His hair grayer, his face far less cheery than a few years before, Coffey is said to be devastated by some of the cuts. But that's not something he'll share with outsiders. "I worked at a Times Mirror newspaper that hit the red line, crashed through the red line, was sold and is now dead," he says, referring to his tenure as editor of the Dallas Times Herald. It was, he adds, "a searing, mind-clearing experience... I was back in Dallas recently, and if I'm not mistaken there's a parking lot where the building was."
A smart, creative but cautious executive, Coffey brought his own tape recorder to his interview with AJR. A diplomat in an industry that has few, Coffey spent much of his career as a Washington Post editor.
He maintains that the paper's goal is still to be the best, but that "depends not on the size of what you do but the quality of what you do," and he's not "overly concerned with comparisons." For now, he says, editors will have to curb their "natural creative urges" to produce new sections until it's clear "they can work well in the economic context."
CNN President Tom Johnson, a former L.A. Times publisher, says that "even in times of economic stress, the Times does a splendid job on national and international news... I really think they've done a tremendous job of keeping the paper strong during economic difficulties."
The Times' cutbacks are not unlike those that other papers and network news divisions have endured in recent years. "So long as news organizations are owned and operated by people who are not news junkies, I think we'll run into this more and more," says Marvin Kalb, director of the Joan Shorenstein Center on the Press, Politics and Public Policy at Harvard. Kalb bemoans the loss of the paper's Washington Edition and the Times Mirror Center for the People & the Press, a polling unit whose funding will be halted at the end of the year.
"They're not evil people," he says of Times Mirror management. "They're people trying to make a living in an extremely tough, competitive market, which unfortunately has public policy implications."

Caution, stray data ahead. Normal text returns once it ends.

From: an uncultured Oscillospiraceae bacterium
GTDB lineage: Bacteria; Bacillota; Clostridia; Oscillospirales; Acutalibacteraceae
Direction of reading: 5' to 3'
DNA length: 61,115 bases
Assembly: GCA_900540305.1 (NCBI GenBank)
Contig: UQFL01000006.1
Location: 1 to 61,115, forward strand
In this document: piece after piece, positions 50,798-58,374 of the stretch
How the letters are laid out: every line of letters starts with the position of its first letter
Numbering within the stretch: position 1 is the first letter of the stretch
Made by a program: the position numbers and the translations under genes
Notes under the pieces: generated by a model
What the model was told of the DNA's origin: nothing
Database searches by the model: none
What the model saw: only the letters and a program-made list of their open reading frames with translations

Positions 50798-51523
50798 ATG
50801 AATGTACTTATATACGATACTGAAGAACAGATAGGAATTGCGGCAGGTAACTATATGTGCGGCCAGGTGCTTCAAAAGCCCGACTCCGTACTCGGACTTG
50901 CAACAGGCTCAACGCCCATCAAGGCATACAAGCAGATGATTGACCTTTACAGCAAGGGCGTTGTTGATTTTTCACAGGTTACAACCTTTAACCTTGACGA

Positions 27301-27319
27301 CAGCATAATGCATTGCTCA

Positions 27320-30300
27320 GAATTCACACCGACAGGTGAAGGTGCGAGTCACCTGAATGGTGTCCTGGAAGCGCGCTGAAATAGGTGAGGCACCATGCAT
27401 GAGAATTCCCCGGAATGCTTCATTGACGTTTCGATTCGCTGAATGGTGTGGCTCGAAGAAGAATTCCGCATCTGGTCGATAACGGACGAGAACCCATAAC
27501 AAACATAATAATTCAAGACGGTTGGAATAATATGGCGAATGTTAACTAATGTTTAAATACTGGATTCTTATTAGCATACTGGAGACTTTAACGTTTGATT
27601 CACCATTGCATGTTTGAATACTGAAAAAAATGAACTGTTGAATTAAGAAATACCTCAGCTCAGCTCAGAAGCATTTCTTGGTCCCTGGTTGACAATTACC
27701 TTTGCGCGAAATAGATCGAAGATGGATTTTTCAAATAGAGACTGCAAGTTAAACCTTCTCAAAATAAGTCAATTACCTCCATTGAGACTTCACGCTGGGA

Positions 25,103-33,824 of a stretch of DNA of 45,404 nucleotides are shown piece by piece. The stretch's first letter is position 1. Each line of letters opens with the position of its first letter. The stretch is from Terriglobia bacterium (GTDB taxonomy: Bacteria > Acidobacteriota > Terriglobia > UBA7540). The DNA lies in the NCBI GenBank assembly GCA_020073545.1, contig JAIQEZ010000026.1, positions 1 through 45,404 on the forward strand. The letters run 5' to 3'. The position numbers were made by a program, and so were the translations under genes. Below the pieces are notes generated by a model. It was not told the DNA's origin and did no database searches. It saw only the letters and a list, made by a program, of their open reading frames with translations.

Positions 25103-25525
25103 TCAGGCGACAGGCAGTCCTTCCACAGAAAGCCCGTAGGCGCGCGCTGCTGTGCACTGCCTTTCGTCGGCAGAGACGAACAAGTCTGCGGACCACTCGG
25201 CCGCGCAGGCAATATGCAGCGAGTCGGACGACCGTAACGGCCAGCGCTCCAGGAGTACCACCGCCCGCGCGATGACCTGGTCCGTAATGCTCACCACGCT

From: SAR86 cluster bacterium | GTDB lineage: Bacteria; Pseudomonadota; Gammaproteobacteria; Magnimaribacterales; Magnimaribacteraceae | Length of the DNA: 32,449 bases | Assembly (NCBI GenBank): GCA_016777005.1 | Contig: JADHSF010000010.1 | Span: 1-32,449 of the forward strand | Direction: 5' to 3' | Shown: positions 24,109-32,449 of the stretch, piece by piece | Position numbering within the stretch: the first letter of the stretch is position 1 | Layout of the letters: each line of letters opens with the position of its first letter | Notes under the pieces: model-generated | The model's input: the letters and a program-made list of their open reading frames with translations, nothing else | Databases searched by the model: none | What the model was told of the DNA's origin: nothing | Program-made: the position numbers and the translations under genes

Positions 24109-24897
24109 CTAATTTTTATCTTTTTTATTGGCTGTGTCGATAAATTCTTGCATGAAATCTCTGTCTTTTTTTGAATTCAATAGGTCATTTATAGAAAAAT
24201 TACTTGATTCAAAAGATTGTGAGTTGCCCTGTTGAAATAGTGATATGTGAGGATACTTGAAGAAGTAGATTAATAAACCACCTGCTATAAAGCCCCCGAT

Not everyone is as philosophical. "For a company that's making money, which this one is," says a veteran Times writer, "it is fundamentally immoral and socially irresponsible to put people out of work." But, he adds, "our management is not alone in rejecting that view."
Although Otis Chandler has refused to grant interviews recently, he agreed to speak to AJR about the current status of the L.A. Times. He says he's "very pleased with Mark Willes. The things he's done are almost all the things we looked at doing in the last several years and for one reason or another, decided not to do them.
"Even during the '60s and '70s, my rule has always been the most important thing was to make sure you produce good profits because if you didn't, you couldn't plough money back into your editorial product, expansion of your plant and equipment."
He adds he's "very much in agreement with the current climate at the Times and Times Mirror." The cuts "had to be done." And before they were announced they were "run by me," he says. "I approved of them, even though I winced. Some were projects I'd initiated in the good old days."
The Times, he points out, still has 1,100 people in its editorial department. "Most editors of metropolitan newspapers would be thrilled to have half that number, so I don't think we're cutting the bone. I think we're cutting some flesh and trimming up."
Chandler, who spends much of his time in Oregon now, receives the Times by airmail a day late. "The paper," he says, "is doing very well as a newspaper and actually as a profit center as well. Everything is relative. We live in difficult times today for all kinds of businesses, including newspapers."
Senior Editor Carol Stogsdill thought she understood cost cutting, L.A. Times-style, back when she was at the Orange County edition and a video arrived from then-Publisher Tom Johnson advising the staff to scale back. "We cut out popcorn at the news meetings," she recalls. "I've gotten a certain education in what cost cutting means since then."
Beginning in July 1994, a handful of editors met in regular strategy meetings to see how the paper could be run more efficiently. From the beginning the editors were paired with the Boston Consulting Group, which had been hired to help the newspaper "make strategic decisions," says Business Editor Robert Magnuson. Whatever the objective, by all accounts, the consultants failed. BCG officials would not comment.